Republican presidential candidate Jeb Bush said Friday that it wasn't helpful for the discussion of border security for Pope FrancisPope FrancisPerson living in Pope's residence tests positive for COVID-19 This time, for Democrats, Catholics matter Vatican takes step toward making teen youngest contemporary person declared a saint MORE to question Donald TrumpDonald John TrumpNearly 300 former national security officials sign Biden endorsement letter DC correspondent on the death of Michael Reinoehl: 'The folks I know in law enforcement are extremely angry about it' Late night hosts targeted Trump over Biden 97 percent of the time in September: study MORE’s faith the day before.

“I don’t think he helped anybody by saying Donald Trump’s not a Christian,” he told hosts Joe Scarborough and Mika Brzezinski on MSNBC’s “Morning Joe."


“I don’t think he should be interjecting himself into the political arena,” Bush said. "I thought it was probably inappropriate for the pope to intervene in the height of a contested primary this way. He’s the head of my church, so I’m cautious, to be honest with you. [Pope Francis] is a spiritual leader [and] an inspiration.”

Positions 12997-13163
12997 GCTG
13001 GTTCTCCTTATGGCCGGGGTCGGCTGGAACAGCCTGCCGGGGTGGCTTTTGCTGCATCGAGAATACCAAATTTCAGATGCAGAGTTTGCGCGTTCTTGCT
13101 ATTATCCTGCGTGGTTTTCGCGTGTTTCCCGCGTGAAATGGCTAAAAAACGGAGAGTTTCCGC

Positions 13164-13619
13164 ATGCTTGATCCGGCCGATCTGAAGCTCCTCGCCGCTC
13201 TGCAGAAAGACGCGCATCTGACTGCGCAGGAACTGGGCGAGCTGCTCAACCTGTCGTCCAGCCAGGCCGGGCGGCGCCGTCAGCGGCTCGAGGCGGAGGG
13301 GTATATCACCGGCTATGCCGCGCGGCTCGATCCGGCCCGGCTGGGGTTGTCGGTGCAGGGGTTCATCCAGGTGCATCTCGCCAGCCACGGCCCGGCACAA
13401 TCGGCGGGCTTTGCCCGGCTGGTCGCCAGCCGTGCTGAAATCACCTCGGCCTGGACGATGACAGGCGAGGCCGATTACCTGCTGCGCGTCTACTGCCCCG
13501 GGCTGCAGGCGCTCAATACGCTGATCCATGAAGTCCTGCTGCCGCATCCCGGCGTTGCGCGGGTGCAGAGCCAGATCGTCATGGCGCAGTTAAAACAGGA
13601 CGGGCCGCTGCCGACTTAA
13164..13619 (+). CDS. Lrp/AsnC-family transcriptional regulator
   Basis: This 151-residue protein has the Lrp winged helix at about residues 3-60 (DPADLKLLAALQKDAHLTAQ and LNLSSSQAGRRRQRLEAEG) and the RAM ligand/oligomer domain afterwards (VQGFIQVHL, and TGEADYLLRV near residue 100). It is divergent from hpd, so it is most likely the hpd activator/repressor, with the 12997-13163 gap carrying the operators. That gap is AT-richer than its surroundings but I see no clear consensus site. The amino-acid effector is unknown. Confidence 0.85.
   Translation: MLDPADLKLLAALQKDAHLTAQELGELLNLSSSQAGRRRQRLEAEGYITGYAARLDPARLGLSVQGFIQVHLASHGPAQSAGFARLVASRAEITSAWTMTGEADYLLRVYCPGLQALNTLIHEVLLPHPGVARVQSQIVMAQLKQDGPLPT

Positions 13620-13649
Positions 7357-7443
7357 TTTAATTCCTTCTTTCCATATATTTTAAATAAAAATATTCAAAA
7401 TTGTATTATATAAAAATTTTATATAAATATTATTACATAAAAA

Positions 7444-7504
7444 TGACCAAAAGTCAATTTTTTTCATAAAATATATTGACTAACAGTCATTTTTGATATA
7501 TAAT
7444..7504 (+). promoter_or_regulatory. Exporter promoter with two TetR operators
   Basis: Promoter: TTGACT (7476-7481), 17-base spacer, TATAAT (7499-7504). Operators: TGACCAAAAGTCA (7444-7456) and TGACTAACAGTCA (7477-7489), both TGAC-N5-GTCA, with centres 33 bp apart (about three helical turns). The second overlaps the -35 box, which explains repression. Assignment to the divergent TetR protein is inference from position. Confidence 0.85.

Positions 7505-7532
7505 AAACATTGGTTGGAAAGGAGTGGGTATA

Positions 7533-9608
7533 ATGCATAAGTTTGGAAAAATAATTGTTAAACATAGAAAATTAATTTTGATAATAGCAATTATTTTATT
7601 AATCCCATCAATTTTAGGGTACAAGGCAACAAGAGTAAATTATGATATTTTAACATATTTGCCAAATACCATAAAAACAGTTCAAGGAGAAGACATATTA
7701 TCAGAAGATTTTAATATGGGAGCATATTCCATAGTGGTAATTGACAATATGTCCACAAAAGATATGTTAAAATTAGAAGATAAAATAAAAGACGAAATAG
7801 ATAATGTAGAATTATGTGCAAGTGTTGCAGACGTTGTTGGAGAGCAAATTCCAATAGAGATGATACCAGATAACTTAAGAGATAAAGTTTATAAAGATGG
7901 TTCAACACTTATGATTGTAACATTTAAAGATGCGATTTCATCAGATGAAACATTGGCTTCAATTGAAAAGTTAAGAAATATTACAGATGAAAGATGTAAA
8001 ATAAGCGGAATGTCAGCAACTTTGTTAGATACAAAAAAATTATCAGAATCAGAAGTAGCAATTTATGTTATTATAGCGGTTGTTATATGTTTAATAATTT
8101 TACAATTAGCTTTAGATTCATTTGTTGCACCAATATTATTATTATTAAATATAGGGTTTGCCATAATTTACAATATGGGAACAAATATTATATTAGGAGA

Trump called Francis “disgraceful” late Thursday after the Catholic leader suggest Trump is “not Christian” for promoting a border wall between Mexico and the U.S.

Bush refused comment Friday over whether he supports Francis’s analysis of his rival for the GOP presidential nomination.

“I don’t question Donald Trump’s Christianity,” he said of the Republican front-runner. "That’s between him and his creator."

“The fact is that he’s got the wrong policy,” Bush continued. "Building a wall and making Mexico pay for it is not a policy. That’s an emotion. That’s a sentiment that tries to appeal to people's angst, frustration and anger. The pope’s right about that.”

Francis’s remarks follow his recent visit to Mexico. He concluded his visit there by laying a wreath on its border with America symbolizing refugees who had died attempting safe crossing between the two.

Trump has repeatedly linked illegal immigration with the drug trade and violent crime. He has vowed he make Mexican leadership pay for a barrier separating the U.S. from its southern neighbor, estimating its cost at $8 billion.